And has promised we can join Him.
On this Easter Sunday I am remembering my mom, who died a few years ago after suffering terribly with Parkinson's disease. She was loved by many, but was very difficult for those closest to her. I had struggled in my relationship with her my whole life. Try as I might, even with prayer and counseling and setting good intentions, I could never really relax in her company.
The morning after her death I sat down with a cup of coffee, intending to pray and gather myself before the busyness of notifying people and preparing for her funeral. As I settled into my chair and tried to quiet, something happened.
She was there.
I didn't see anything. I didn't hear anything. I just knew. What startled me most was the realization that this was the resurrected Mom. I was suddenly in the presence of the person God had created her to be, without the junk, without the qualities that drove me crazy during her lifetime. She was just her shining, joyful, loving true self. All my tangled thoughts and emotions melted away and I was flooded with happiness, for her and for me. I was filled with awe at God's goodness and the mystery of the human heart.
In a few minutes she was gone. Later I shared the story with my brother, an ER doc and a skeptic about near-death and at-death stories. He described a similar encounter with Mom minutes after her death, before he'd learned the news of her passing.
I now understand a little better what Mary experienced at the tomb. The unexpected wonder, joy, transformation. Skepticism from others, certainty within. Renewed hope that someday it will be my turn.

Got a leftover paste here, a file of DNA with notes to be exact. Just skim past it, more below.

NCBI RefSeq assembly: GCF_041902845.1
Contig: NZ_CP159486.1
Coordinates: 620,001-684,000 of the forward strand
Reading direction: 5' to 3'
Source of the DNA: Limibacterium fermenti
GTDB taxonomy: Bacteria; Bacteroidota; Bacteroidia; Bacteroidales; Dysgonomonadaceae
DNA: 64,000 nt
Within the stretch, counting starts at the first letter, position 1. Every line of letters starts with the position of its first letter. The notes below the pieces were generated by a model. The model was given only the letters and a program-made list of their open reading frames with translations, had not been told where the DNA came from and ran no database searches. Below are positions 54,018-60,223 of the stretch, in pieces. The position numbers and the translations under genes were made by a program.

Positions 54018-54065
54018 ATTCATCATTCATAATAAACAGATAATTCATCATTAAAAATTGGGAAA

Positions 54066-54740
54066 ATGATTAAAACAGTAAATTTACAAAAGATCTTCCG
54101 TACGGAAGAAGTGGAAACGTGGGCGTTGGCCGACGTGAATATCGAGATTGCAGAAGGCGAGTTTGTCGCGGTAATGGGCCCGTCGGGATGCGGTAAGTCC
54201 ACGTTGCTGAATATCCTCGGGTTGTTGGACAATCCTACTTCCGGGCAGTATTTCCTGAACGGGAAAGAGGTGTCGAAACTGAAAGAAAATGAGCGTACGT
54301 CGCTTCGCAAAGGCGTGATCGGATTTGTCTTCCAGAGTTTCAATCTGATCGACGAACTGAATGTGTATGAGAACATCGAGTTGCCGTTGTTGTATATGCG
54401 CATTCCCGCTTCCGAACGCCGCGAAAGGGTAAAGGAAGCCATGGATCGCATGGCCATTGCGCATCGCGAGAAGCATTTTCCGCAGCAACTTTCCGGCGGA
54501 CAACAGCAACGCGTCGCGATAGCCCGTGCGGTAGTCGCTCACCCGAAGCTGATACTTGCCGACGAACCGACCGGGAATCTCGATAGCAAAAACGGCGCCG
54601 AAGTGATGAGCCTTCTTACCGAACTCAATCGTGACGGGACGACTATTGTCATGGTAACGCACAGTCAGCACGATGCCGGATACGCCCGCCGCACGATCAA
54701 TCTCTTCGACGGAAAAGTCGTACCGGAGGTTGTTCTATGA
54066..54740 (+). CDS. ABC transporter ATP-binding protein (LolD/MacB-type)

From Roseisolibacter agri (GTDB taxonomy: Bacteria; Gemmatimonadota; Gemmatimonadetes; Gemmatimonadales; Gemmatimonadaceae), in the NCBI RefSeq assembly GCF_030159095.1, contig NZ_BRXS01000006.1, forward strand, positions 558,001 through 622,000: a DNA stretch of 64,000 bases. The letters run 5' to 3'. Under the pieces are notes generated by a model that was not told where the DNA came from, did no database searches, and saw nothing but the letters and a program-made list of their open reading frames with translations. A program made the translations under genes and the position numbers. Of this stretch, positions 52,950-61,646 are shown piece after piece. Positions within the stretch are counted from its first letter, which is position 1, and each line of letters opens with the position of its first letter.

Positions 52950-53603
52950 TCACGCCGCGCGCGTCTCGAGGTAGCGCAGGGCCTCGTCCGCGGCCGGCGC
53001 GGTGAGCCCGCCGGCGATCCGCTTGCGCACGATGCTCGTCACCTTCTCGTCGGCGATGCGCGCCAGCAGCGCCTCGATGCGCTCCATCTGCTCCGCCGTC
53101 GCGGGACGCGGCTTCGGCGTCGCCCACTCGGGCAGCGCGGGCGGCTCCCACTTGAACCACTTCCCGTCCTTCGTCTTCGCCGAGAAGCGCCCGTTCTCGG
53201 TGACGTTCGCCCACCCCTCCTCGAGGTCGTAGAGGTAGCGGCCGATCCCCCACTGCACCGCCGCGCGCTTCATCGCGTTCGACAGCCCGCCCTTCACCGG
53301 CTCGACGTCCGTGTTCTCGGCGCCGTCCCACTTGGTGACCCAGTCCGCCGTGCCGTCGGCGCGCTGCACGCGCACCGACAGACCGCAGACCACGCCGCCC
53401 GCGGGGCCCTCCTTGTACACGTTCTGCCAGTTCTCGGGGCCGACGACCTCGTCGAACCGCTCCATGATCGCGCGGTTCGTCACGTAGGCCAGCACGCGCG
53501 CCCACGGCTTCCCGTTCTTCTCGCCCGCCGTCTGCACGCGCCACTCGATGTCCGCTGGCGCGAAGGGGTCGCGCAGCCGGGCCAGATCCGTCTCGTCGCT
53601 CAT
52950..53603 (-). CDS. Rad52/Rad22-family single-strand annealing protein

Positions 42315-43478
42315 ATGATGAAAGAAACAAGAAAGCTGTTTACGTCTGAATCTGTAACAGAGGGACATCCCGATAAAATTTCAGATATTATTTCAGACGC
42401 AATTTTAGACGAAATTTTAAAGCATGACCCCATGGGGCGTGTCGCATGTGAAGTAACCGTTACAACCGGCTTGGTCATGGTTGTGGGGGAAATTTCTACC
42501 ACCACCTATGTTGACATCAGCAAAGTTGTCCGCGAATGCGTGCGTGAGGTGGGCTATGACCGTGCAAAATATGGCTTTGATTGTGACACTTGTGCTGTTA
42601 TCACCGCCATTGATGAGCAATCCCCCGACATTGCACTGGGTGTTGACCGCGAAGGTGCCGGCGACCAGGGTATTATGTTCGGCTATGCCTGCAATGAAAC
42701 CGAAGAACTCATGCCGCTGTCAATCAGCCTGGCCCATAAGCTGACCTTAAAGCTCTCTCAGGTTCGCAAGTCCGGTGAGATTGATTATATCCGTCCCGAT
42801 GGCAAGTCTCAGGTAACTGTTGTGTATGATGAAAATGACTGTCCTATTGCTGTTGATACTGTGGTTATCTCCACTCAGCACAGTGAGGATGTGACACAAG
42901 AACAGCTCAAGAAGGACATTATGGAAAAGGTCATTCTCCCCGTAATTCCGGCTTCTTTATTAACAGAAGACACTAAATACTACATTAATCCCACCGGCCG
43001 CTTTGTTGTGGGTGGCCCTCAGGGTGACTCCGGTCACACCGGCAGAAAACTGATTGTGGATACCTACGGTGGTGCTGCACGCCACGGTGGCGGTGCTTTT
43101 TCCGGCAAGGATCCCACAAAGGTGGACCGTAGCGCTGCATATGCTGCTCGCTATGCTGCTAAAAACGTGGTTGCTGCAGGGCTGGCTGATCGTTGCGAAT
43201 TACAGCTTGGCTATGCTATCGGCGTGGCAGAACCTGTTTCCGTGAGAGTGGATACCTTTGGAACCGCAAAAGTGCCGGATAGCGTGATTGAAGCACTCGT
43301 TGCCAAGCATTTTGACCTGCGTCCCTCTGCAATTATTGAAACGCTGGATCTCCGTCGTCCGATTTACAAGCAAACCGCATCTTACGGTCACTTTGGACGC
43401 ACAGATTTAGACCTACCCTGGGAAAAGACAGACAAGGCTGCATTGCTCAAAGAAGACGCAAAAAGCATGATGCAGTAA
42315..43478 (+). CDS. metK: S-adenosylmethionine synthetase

And gratitude. Deep, deep gratitude.
Scientists have begun studying what some call the "spiritual emotions," feelings like gratitude, compassion, hope and awe. An unexpected glimpse of a sunset, crocuses poking bravely through the snow, a toddler's kindness to a weeping friend, soaring birds in flight. We all know the sudden shift we sense when witnessing something awesome. But who knew that feeling was actually good for your health?
In a recent project researchers studied 119 college freshmen to discover the relationship between positive emotions and health. They measured students' levels of interleukin-6, a protein associated with stress and inflammation in the body. Not surprisingly, those students reporting more negative emotions measured higher levels of interleukin-6. Those reporting more positive emotions had lower levels.
What surprised researchers was which emotions dropped interleukin-6 most dramatically. Awe came in ahead of love, enthusiasm, inspiration and all the other positive emotions on the list!
We can up our awe-quota by paying closer attention to awesome moments in our lives and by setting ourselves up for new experiences. For a three-minute video sure to take your breath away, click here. Some lovely person captured starlings in flight over Scotland and then added stunning background music.
God bless technology.
And starlings in someone else's back yard.